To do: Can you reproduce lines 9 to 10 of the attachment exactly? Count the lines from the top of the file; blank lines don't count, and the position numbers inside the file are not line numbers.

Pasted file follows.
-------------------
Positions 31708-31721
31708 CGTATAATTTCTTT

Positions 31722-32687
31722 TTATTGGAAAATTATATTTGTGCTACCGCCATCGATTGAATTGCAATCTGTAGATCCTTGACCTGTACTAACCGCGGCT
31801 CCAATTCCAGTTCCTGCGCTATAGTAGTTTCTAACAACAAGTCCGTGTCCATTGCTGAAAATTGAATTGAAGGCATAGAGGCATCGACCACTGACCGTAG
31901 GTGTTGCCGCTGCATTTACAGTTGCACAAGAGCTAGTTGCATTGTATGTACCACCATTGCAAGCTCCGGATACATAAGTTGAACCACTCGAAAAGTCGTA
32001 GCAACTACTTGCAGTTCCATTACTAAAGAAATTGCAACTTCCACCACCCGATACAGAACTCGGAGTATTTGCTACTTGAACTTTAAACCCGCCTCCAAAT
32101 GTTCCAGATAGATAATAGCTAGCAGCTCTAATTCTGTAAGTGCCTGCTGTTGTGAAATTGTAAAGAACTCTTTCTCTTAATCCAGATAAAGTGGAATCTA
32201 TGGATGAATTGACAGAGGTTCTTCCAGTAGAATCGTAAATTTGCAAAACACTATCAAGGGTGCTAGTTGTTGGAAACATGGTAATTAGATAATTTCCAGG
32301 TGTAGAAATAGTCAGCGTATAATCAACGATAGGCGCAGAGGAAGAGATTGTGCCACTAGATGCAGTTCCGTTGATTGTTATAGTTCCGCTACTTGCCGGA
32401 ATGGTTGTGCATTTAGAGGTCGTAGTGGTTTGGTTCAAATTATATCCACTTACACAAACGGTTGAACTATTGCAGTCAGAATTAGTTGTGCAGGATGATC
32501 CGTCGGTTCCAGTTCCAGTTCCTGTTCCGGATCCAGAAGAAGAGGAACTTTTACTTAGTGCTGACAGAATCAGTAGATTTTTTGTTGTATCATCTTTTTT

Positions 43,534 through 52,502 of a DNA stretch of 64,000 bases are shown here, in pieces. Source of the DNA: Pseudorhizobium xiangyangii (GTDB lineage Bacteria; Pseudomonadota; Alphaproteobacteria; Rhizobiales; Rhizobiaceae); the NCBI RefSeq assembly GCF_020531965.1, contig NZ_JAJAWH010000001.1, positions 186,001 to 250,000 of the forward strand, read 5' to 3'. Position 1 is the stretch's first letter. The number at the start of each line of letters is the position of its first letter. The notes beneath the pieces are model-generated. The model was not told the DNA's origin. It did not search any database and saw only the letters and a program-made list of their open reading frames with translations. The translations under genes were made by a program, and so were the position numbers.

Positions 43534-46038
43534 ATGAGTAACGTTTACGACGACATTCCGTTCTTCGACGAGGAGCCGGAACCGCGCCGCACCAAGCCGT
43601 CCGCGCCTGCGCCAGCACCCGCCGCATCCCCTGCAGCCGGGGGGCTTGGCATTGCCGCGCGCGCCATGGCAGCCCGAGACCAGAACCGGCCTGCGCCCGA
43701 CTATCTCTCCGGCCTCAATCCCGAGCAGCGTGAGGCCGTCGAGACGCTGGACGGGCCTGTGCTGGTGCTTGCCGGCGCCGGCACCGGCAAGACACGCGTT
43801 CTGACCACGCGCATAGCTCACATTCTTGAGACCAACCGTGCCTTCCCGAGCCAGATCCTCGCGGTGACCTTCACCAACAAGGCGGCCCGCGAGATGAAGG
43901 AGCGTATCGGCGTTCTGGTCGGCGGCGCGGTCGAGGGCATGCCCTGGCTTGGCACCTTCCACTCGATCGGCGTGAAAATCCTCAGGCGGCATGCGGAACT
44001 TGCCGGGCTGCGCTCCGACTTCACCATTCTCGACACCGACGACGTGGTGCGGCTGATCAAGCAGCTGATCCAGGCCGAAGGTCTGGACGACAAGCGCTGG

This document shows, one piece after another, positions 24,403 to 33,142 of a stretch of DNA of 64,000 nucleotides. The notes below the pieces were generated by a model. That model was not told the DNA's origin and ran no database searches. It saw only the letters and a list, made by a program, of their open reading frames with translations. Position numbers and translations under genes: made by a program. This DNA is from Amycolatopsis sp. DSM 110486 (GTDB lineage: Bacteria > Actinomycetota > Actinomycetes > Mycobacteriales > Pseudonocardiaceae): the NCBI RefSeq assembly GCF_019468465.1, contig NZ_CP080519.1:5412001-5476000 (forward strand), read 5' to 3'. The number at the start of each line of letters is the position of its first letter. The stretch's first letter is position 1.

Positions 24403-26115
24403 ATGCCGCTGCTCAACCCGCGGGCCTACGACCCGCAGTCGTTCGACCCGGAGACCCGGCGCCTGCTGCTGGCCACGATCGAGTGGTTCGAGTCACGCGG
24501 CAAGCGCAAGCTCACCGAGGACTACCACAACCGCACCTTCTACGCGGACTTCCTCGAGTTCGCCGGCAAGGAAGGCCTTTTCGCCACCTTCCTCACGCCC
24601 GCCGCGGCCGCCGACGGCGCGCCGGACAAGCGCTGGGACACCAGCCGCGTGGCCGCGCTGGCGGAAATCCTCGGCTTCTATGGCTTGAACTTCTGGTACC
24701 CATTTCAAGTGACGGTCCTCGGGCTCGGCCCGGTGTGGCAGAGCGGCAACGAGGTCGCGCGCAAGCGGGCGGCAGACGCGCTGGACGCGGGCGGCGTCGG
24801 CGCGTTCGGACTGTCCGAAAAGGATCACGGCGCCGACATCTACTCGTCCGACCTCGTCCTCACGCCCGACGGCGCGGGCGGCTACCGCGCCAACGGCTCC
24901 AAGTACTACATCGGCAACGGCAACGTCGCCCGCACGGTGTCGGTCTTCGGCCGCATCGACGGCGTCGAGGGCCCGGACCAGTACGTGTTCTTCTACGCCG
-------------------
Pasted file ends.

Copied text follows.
32201 TGGATGAATTGACAGAGGTTCTTCCAGTAGAATCGTAAATTTGCAAAACACTATCAAGGGTGCTAGTTGTTGGAAACATGGTAATTAGATAATTTCCAGG
32301 TGTAGAAATAGTCAGCGTATAATCAACGATAGGCGCAGAGGAAGAGATTGTGCCACTAGATGCAGTTCCGTTGATTGTTATAGTTCCGCTACTTGCCGGA